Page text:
Black knot disease of chokecherries, induced by Dibotryon morbosum (Schw.) Th. & Syd., is widely distributed in Utah. The incidence of black knot was measured by determining the ratio of total black knot gall length to total stem length of plants and then expressing that value as a percentage of diseased stems in the sample plot. The environmental site factors measured were elevation, exposure, slope, soil pH, soil depth, distance to surface water, plant moisture stress, and associated vegetation. Numerical values were determined for each of these variables at each of 18 randomly located plots. Correlation coefficients for plant moisture stress and soil temperature were −.439 (p = .065) and −.440 (p = .055). Multiple regression analyses using plant moisture stress and soil temperature gave a regression coefficient of −.641 (p = .05). As plant moisture stress and soil temperature decreased, incidence of black knot increased.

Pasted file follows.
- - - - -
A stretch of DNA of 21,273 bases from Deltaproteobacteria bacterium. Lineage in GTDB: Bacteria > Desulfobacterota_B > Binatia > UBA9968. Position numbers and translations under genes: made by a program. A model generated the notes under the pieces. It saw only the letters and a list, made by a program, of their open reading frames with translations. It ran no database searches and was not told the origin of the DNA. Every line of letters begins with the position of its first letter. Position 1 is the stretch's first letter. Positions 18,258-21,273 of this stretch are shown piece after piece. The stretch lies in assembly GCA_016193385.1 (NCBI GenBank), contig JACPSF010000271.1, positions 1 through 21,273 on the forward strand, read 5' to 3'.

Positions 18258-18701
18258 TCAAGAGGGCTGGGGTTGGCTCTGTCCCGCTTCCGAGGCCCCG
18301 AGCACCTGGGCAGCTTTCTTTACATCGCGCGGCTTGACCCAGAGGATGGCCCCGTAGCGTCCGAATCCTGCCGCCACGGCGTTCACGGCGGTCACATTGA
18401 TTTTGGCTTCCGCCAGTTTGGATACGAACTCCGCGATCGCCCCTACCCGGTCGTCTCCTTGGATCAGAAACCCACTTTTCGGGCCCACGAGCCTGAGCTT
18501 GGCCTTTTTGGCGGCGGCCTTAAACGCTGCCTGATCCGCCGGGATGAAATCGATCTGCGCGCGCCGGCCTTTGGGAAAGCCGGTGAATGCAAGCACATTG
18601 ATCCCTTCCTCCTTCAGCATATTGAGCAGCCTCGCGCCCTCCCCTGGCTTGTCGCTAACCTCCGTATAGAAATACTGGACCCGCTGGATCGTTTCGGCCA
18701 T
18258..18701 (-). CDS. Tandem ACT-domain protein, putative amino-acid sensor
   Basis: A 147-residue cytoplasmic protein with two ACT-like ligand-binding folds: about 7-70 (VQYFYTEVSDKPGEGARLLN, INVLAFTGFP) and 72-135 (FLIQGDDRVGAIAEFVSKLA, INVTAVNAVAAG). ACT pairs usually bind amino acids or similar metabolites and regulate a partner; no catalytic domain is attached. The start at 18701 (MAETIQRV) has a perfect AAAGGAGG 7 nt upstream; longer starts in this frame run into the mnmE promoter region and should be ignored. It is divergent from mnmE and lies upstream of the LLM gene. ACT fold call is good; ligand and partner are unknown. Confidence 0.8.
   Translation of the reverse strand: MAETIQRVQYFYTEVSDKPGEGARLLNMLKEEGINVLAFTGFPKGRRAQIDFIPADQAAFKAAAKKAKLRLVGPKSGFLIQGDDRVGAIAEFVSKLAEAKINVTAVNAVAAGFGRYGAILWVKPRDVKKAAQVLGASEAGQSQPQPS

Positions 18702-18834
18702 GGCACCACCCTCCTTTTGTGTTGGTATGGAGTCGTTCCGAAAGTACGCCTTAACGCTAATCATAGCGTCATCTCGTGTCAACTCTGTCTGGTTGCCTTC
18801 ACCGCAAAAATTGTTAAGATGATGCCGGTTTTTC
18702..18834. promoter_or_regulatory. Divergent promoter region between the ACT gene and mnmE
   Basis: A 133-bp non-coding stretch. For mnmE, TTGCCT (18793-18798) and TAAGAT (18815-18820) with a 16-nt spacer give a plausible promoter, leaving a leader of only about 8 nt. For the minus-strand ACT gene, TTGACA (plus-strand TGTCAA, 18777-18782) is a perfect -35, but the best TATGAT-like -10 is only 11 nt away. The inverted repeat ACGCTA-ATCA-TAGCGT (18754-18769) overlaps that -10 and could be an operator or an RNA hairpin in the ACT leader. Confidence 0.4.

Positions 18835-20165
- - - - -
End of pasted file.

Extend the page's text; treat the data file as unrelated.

Stewart, Sarah Ann and Weber, D. J.
"Environmental site characteristics and incidence of chokecherry black knot in Utah,"
Great Basin Naturalist: Vol. 44
, Article 6.
Available at: http://scholarsarchive.byu.edu/gbn/vol44/iss4/6